"Give Them Dirty Needles and Let Them Die" is the title of a new piece in AlterNet, inspired by a remark once made by Judge Judy when she went to Australia and was asked her opinion about the distribution of sterile needles to drug injectors to prevent the spread of HIV and hepatitis C.
In her report, author Roseanne Scotti maintains that the judge's remark is actually a reflection of the federal government's attitude toward the clean needle program. Opponents of syringe access programs, Scotti points out, say that providing such programs "condones" drug use. The fact that several studies have shown that needle programs do not actually encourage drug use are probably irrelevant to the opposition, who not only turn their noses up at scientific research, but who also oppose anything that they can claim condones a behavior they do not like.
This is not to argue that anyone likes the idea of drug addiction, but drug addiction is a reality. One cannot help but wonder whether Judge Judy and her followers likewise condemn Rush Limbaugh to a painful death, or whether they wish former Supreme Court Chief Justice William Rehnquist had died of AIDS.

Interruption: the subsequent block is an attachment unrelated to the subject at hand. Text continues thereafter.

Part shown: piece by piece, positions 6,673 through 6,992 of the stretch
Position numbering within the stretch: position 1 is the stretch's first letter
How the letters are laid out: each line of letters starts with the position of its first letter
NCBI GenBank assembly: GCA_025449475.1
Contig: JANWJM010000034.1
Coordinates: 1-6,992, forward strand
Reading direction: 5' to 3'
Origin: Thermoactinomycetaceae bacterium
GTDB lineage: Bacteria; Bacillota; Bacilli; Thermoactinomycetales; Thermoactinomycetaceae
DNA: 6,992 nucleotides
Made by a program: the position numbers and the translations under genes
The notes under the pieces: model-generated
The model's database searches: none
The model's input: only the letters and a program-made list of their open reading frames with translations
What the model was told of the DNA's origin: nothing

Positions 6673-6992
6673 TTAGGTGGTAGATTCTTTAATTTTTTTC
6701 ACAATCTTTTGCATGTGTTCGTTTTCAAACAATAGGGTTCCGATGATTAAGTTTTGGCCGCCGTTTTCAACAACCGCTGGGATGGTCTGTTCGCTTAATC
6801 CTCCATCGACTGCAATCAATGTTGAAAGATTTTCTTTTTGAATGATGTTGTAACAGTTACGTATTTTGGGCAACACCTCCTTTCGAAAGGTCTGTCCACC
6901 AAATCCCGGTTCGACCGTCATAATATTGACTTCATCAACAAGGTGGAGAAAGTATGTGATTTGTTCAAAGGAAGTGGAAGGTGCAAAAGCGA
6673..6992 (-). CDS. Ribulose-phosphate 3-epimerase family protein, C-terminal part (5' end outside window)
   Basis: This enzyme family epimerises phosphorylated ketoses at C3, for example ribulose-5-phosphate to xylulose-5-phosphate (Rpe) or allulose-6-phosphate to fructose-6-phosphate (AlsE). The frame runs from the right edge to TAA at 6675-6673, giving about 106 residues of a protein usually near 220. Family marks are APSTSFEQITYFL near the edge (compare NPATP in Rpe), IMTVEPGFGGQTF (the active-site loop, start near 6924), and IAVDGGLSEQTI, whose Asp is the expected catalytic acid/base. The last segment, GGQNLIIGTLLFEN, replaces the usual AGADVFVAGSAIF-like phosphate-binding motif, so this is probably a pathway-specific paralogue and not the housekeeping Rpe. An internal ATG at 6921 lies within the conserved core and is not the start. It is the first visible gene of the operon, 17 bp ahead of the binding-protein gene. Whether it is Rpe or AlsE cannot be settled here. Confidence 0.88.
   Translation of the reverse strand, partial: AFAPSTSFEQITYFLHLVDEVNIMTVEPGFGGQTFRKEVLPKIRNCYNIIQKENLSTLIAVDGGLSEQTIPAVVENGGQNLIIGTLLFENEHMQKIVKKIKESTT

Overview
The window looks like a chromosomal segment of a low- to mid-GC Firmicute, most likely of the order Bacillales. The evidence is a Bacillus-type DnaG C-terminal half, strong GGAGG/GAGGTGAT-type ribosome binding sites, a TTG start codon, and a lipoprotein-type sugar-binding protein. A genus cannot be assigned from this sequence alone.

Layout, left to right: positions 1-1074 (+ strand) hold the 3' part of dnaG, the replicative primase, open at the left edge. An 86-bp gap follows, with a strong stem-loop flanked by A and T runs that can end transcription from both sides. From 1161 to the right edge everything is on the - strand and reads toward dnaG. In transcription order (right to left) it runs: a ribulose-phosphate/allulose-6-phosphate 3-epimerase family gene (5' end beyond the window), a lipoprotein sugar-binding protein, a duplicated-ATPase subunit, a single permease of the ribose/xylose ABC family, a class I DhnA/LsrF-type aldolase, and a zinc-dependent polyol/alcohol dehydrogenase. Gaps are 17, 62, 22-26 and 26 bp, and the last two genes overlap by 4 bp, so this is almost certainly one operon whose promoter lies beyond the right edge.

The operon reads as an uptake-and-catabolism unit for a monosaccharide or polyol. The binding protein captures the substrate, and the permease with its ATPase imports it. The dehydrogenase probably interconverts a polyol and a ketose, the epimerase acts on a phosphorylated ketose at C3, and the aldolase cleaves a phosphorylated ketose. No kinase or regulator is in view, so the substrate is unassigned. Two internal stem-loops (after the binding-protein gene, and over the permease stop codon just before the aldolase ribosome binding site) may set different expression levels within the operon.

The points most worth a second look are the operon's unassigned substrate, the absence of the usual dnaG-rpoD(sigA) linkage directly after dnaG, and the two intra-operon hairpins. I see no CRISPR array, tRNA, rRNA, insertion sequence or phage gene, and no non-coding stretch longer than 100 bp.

According to the AlterNet piece, the rate of HIV related to shared syringes is 4% in Australia, 6% in the UK, 17% in Canada, and 22% in the U.S. Even Iran has started a syringe exchange program. In 2002, U.S. Surgeon General David Satcher concluded in his report to Congress:
After reviewing all of the research to date, the senior scientists of the Department and I have unanimously agreed that there is conclusive scientific evidence that syringe exchange programs . . . are an effective public health intervention that reduces the transmission of HIV and does not encourage the use of illegal drugs.
Satcher's conclusion was corroborated by the American Medical Association, the American Public Health Association, the National Academy of Sciences, the National Institutes of Health Concensus Panel, and the AIDS Advisory Commissions of Presidents George H.W. Bush and Bill Clinton. However, the U.S. remains the only country with a ban against the federal funding of clean syringe programs.